Letters to the Editor 8-13-20
Social distance science
So the Hermosa Beach City Council was able to implement a mask measure without being “hamstrung by junk science and conspiracy mongering” (“Mask Wearing Mandatory in Hermosa – Council Rules, ER July 7, 2020). Liberated from having to cite any scientific studies that prove the effectiveness of masks in vast outdoor settings like the beach, the council sentenced Hermosa to a lifetime of mask wearing – a “new normal” — as declared by Councilmember Stacey Armato. Unbound by establishing any metrics that would demonstrate the effectiveness of this measure, or of even explaining what statistical levels prompted them into this action, the council is granting itself a blank check to demand perpetual compliance to an unproven ritual.
That’ll be $100
My wife and I have lived on the strand for 70 years. After lunch we play a game we call “count the masks.” For several weeks, two-thirds of passersby were not wearing masks. Now 50 percent don’t wear masks. Hermosa beach just approved $100 fines for not wearing masks outside. But there is no notice of the fine posted on The Strand, at Pier Plaza , 22nd Street or 2nd Street. Is the fine being kept a secret to trap people?
As the parent of a child who has graduated from our schools and a seven year member of the RBUSD Board of Education I would like to add my thanks to the Beach Cities Health District for the valuable partnership they have provided in improving the health of our children. It does not take a control group to see that Redondo’s children are far healthier now, and the data shows that the obesity rate for our children (6.4 percent) is far lower than the national (18.5 percent) and state (15 percent) numbers. Note that L.A. County officials are interested in applying the BCHD model in districts across the county.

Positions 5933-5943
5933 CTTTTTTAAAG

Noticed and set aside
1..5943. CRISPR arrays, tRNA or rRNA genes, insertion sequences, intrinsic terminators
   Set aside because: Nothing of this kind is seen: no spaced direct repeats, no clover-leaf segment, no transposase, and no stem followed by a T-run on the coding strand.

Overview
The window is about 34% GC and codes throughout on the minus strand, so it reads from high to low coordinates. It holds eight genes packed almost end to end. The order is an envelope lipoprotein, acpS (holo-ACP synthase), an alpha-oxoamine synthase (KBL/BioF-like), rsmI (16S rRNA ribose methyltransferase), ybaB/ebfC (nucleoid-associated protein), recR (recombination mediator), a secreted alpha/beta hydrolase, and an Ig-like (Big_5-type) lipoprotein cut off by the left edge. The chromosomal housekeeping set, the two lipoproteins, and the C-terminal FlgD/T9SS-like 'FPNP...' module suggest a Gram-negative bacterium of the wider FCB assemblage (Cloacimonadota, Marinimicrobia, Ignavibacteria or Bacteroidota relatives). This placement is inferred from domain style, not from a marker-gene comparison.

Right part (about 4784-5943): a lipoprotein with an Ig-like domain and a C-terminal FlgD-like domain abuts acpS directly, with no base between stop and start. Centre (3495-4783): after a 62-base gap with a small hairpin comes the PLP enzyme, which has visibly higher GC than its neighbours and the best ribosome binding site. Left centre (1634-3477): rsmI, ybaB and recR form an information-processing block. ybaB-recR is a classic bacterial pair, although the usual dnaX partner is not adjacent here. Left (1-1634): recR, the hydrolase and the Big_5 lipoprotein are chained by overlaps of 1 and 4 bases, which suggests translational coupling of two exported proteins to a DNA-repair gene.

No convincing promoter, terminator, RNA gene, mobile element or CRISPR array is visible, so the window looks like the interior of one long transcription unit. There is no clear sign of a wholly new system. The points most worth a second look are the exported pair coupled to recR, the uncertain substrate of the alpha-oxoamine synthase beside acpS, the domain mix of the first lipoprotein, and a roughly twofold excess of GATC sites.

A healthy vote
After reading Mark Nelson’s “Sandbox” column about the latest shenanigans of the Beach Cities Wealth, ahem, I meant Health, District (Sandbox: A tale of two classes, ER July 23, 2020), I find it necessary to rouse myself from my comfy lockdown stupor to write in support of his comments. This is a fine bit of writing, succinct, clear and logical, and free from hyperbole. I encourage anyone who wonders why people are up in arms about the construction project on the old South Bay Hospital site to search out his letter. Another excellent commentary on the project may be found in former Redondo Beach City Council member Bob Pinzler’s column On Local Government (ER July 2, 2020). Personally, I have wondered for years why BCHD continues to exist when the purpose for their existence, a community hospital, no longer exists. After learning that their top 10 employee salaries account for about 50 percent of the tax revenues they receive (from property owners in the beach cities), I wonder if their primary focus is less on community health and more on self perpetuation. Their strongest suit may be tooting their own horn. Look at their website if you don’t believe me. We elect the BCHD board members, and an election is pending. This time around, let’s consider electing a few people who are willing to take an honest look the least expensive ways of using our hard earned tax revenues to support worthy local programs, like paramedic services; up to and including dissolving the BCHD.
(Do we really need to pay 10 people an average of $190,000 per year each to tell us which restaurants are “Blue Zone”?)
Miles to go